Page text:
Ok, back to the blog! I love spending time here, on the computer, communicating with the world- it makes me feel connected, and that is somehow fulfilling- but I have to be aware of the time, and know that I also have to get out into the world that I am physically in to experience it MORE!

Kunming

Overnight bus rides with stinky feet blankets.










Guilin caves... So touristy but pretty cool regardless... Especially the cave turtle...










This was at the foot of the Solitary Peak.













Mmmm, dragon fruit



Yangshuo




I went rock climbing in Yangshuo yesterday, climbing up steep karst cliff
faces- I just had time to do a half day- it was beautiful.
My guide was great, very safe. I belayed him as he climbed up, lead roping
to put the rope through at the top for me to top rope. It was just the
two of us in the morning, but more people showed up towards noon.
I did 5 climbs in about 3 and a half hours, each one consecutively
more difficult- starting at a 5.8 and ending at a 5.10c- wow! Only
sheer willpower and my guide holding steady at the bottom got me up
the last one. It was a great challenge...

This was my climbing guide Paul- he's been climbing since it came to China ten years ago. He set up a little iPod speaker at the foot of the cliff and we grooved to some reggae tunes- he told me he cut off his dreads a few months back.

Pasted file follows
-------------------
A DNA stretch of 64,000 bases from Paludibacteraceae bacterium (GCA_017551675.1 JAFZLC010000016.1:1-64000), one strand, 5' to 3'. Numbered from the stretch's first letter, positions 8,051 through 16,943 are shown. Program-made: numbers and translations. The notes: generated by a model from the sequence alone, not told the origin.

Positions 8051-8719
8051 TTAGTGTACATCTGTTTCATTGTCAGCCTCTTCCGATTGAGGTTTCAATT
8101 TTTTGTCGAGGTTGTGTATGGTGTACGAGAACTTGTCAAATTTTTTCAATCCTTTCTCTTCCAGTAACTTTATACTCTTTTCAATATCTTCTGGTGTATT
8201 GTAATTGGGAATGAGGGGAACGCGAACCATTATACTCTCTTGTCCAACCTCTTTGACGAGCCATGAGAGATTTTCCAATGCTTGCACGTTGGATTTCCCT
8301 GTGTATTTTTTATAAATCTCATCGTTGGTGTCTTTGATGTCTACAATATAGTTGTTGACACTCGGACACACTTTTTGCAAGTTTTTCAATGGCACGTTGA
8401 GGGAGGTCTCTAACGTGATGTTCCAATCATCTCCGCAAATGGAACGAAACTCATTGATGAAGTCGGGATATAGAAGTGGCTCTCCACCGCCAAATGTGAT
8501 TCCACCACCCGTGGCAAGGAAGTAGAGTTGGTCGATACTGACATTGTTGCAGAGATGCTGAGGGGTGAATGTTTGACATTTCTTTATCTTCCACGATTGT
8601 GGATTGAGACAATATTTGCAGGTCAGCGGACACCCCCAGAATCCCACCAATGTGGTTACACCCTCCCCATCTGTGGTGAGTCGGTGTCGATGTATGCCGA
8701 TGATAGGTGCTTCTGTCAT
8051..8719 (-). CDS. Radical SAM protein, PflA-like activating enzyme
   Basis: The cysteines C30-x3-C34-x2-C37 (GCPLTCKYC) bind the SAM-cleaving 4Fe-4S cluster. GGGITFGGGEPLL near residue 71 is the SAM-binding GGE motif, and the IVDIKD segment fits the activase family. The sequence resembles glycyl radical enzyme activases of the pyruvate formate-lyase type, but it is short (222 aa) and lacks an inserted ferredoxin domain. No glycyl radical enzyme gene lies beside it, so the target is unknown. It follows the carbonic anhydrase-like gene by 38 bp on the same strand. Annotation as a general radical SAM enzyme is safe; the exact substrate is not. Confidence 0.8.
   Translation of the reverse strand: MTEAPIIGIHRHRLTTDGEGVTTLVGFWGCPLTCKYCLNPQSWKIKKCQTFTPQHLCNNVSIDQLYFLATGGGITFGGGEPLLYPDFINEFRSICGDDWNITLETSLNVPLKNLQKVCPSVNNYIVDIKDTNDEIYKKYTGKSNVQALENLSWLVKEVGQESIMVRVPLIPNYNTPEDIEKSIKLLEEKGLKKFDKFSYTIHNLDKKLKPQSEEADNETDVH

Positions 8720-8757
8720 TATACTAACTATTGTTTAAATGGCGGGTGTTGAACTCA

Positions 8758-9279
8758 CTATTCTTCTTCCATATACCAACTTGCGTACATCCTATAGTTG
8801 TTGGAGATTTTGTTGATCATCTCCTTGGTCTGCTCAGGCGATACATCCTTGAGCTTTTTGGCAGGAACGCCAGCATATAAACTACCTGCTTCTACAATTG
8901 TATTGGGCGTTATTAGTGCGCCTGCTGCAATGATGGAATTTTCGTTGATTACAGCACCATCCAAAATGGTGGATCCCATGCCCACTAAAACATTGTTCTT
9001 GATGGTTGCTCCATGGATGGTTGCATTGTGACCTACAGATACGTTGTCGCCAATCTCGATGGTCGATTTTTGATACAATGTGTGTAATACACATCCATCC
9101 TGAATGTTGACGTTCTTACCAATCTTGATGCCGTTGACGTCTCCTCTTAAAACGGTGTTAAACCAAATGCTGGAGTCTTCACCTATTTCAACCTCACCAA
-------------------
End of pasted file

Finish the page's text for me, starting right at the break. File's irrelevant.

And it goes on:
While I did that, Pri took a scooter around with another friendly traveler, and hiked up Moon rock, she said it was beautiful! She said there were two elderly women who also hiked up with them, but carrying coolers filled with drinks- that they were expected to buy from at the top! Of course they did...

You can also go mountain biking, hiking, bamboo river rafting (peaceful rafting, not whitewater ;-) take tai chi classes or just shopping- Yangshuo is a picturesque little Chinese town, filled with foreigners on vaction, as well as visiting Chinese tourists. It's totally walkable and pleasant. I will be returning on the tour for a few more days, and I'm really looking forward to it.


We flew to Kunming last night and are sort of mellow today, catching up on email and resting before we take off on a sleeper bus to Lijiang tonight... (oh, I think I already mentioned it...) We might head out right now to do some shopping and walking around and stuff.

More updates later!

Monday, January 19, 2009

It's freezing here in China!

We are freezing out here in Yangshuo- but it's so awesome...
I wish I could spend more time here. It's been easier than I thought to do things out here-